As per your comment, OP is asking for a classification system with the mindfulness of cutting expenses if one ever needs to.
....
Even though I am an aggressive investor and am not a huge SPIA fan, if our essential spending weren't covered by anticipated SS benefits by age 70, I would strongly consider annuitizing enough assets via a SPIA with a COLA to cover the gap.
We are very similar regarding SS though we do not have the same investing strategy as you. Only thing, is that we will likely retire pretty early which will put significant years between that date and SS. Which I believe is also similar to your plan. We already work part time today. For us, having flexibility by having low essential expenses gives us peace of mind that we should be able to withstand just about anything baring a true calamity.
Yes, that is the case for us as well. Our essential spending will hopefully be 2-2.5% of our portfolio balance when I retire, although we plan to withdraw significantly more than that. We'll probably have a 15-20 year gap between retirement and beginning SS benefits, but if we encountered horrific returns for the first ~10 years, we would certainly consider claiming SS benefits early in order to take the strain off our portfolio. And for the purposes of determining our annual withdrawals (using the time-value of money formula), at least for those first 10 years or so, we'll probably make withdrawals with no anticipation of ever receiving any SS benefits at all simply in order to add another layer of security to our plan, although I have little doubt that we'll get something. Part of this as well comes from my concerns about the long-term viability of Medicare and the possibility of means-testing, which could also impact SS benefits, significantly increasing our costs. We might even get a double-whammy from SS benefits being significantly lower than anticipated and spending significantly more on healthcare in retirement than anticipated, so ignoring SS benefits until we get much closer to claiming does not seem recklessly conservative to me.
“It's a dangerous business, Frodo, going out your door. You step onto the road, and if you don't keep your feet, there's no knowing where you might be swept off to.” J.R.R. Tolkien,The Lord of the Rings

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flyingaway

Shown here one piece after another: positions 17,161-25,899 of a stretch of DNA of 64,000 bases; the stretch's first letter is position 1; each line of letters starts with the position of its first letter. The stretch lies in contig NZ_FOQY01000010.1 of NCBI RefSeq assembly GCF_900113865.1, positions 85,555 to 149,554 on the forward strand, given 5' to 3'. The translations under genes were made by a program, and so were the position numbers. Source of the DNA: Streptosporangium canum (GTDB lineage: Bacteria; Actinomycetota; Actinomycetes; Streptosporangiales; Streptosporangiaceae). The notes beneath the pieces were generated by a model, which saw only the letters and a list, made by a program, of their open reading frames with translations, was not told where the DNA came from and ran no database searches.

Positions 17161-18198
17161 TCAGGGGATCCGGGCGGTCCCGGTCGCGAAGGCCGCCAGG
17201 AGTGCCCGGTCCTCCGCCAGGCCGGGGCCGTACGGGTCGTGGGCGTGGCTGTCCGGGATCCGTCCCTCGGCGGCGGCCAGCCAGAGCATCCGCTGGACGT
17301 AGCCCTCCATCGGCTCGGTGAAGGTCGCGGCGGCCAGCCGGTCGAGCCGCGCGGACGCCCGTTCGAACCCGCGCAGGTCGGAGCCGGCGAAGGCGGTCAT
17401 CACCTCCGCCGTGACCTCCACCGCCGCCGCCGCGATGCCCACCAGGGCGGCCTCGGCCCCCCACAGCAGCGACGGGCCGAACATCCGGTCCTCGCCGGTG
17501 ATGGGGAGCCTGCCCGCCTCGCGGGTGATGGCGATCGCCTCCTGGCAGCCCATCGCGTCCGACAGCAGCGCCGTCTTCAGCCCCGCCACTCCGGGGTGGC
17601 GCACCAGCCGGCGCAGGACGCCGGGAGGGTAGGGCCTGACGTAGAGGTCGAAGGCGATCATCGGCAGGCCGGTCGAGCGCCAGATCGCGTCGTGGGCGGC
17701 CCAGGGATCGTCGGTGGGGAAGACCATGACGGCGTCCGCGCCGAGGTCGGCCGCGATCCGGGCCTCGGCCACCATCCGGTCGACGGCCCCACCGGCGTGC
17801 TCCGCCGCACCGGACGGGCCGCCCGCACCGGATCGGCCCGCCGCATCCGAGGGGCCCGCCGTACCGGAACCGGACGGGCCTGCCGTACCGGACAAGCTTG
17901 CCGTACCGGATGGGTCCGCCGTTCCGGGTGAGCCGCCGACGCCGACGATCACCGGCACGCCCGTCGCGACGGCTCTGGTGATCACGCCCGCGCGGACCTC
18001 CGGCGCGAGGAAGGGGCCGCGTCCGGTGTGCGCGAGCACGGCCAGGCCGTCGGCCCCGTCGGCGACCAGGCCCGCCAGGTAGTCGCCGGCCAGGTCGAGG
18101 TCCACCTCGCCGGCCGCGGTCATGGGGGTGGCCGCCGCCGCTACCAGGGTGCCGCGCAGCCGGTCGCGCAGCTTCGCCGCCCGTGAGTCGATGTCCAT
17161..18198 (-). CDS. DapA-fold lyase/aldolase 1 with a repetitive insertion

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Re: What are the essential and discretionary expenses in a retirement budget?

Post by flyingaway » Thu Oct 10, 2019 12:21 pm

willthrill81 wrote:
Thu Oct 10, 2019 11:17 am
EnjoyIt wrote:
Thu Oct 10, 2019 10:33 am
willthrill81 wrote:
Thu Oct 10, 2019 10:26 am
EnjoyIt wrote:
Thu Oct 10, 2019 8:43 am
As per your comment, OP is asking for a classification system with the mindfulness of cutting expenses if one ever needs to.
....
Even though I am an aggressive investor and am not a huge SPIA fan, if our essential spending weren't covered by anticipated SS benefits by age 70, I would strongly consider annuitizing enough assets via a SPIA with a COLA to cover the gap.
We are very similar regarding SS though we do not have the same investing strategy as you. Only thing, is that we will likely retire pretty early which will put significant years between that date and SS. Which I believe is also similar to your plan. We already work part time today. For us, having flexibility by having low essential expenses gives us peace of mind that we should be able to withstand just about anything baring a true calamity.
Yes, that is the case for us as well. Our essential spending will hopefully be 2-2.5% of our portfolio balance when I retire, although we plan to withdraw significantly more than that. We'll probably have a 15-20 year gap between retirement and beginning SS benefits, but if we encountered horrific returns for the first ~10 years, we would certainly consider claiming SS benefits early in order to take the strain off our portfolio. And for the purposes of determining our annual withdrawals (using the time-value of money formula), at least for those first 10 years or so, we'll probably make withdrawals with no anticipation of ever receiving any SS benefits at all simply in order to add another layer of security to our plan, although I have little doubt that we'll get something. Part of this as well comes from my concerns about the long-term viability of Medicare and the possibility of means-testing, which could also impact SS benefits, significantly increasing our costs. We might even get a double-whammy from SS benefits being significantly lower than anticipated and spending significantly more on healthcare in retirement than anticipated, so ignoring SS benefits until we get much closer to claiming does not seem recklessly conservative to me.